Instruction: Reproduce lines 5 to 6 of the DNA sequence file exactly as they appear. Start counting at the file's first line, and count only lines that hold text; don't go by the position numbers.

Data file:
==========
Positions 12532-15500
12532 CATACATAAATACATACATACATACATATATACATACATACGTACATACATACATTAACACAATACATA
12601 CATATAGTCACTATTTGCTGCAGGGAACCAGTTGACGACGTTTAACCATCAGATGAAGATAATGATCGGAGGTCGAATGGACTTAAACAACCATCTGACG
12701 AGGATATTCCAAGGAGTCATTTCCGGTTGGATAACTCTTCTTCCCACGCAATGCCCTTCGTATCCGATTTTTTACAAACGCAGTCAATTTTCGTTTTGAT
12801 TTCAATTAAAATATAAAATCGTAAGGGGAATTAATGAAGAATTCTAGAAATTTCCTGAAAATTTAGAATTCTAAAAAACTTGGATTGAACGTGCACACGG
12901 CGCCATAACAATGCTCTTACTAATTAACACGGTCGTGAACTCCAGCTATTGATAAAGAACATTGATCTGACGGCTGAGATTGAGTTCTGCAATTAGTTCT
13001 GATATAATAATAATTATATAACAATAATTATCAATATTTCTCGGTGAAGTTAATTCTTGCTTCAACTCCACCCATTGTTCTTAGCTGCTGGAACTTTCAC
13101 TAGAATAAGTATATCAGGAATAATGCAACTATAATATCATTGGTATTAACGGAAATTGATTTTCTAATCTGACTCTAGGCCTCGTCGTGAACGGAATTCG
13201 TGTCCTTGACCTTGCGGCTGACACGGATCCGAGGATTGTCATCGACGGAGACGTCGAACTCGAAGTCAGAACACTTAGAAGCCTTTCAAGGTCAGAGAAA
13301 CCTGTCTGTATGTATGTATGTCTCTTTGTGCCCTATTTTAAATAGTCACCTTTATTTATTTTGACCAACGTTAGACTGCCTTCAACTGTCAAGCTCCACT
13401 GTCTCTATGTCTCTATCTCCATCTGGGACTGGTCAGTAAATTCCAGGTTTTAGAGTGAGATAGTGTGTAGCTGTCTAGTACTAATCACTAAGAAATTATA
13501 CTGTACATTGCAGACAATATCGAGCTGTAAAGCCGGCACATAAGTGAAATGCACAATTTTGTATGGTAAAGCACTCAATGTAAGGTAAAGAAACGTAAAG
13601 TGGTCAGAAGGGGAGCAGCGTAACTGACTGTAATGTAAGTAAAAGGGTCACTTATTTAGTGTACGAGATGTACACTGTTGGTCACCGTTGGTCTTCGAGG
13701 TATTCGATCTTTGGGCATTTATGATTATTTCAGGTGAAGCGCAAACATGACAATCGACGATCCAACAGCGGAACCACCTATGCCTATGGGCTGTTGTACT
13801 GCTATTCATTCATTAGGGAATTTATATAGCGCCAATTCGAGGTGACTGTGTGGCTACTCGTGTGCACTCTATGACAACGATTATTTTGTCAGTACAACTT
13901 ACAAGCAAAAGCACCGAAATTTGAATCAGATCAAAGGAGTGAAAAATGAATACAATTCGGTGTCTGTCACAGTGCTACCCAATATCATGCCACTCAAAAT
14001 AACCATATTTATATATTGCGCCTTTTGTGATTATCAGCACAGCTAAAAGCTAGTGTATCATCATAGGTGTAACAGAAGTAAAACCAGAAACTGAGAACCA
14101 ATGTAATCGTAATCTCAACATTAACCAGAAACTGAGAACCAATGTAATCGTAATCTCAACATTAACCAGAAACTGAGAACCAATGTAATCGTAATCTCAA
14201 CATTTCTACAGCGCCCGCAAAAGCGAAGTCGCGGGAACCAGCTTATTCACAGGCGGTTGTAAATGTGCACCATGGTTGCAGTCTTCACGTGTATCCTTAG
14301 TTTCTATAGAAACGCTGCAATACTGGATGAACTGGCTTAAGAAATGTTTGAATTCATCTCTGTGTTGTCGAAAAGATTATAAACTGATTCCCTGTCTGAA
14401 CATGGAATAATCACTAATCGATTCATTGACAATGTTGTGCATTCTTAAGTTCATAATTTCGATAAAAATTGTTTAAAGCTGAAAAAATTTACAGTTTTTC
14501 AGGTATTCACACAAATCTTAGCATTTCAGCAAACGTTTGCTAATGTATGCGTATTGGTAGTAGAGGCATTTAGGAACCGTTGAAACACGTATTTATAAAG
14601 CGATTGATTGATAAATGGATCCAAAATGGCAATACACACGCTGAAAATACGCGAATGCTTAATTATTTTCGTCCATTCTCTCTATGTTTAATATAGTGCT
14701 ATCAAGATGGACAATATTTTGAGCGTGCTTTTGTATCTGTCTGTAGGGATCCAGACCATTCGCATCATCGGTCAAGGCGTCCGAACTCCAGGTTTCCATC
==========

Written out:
12801 TTCAATTAAAATATAAAATCGTAAGGGGAATTAATGAAGAATTCTAGAAATTTCCTGAAAATTTAGAATTCTAAAAAACTTGGATTGAACGTGCACACGG
12901 CGCCATAACAATGCTCTTACTAATTAACACGGTCGTGAACTCCAGCTATTGATAAAGAACATTGATCTGACGGCTGAGATTGAGTTCTGCAATTAGTTCT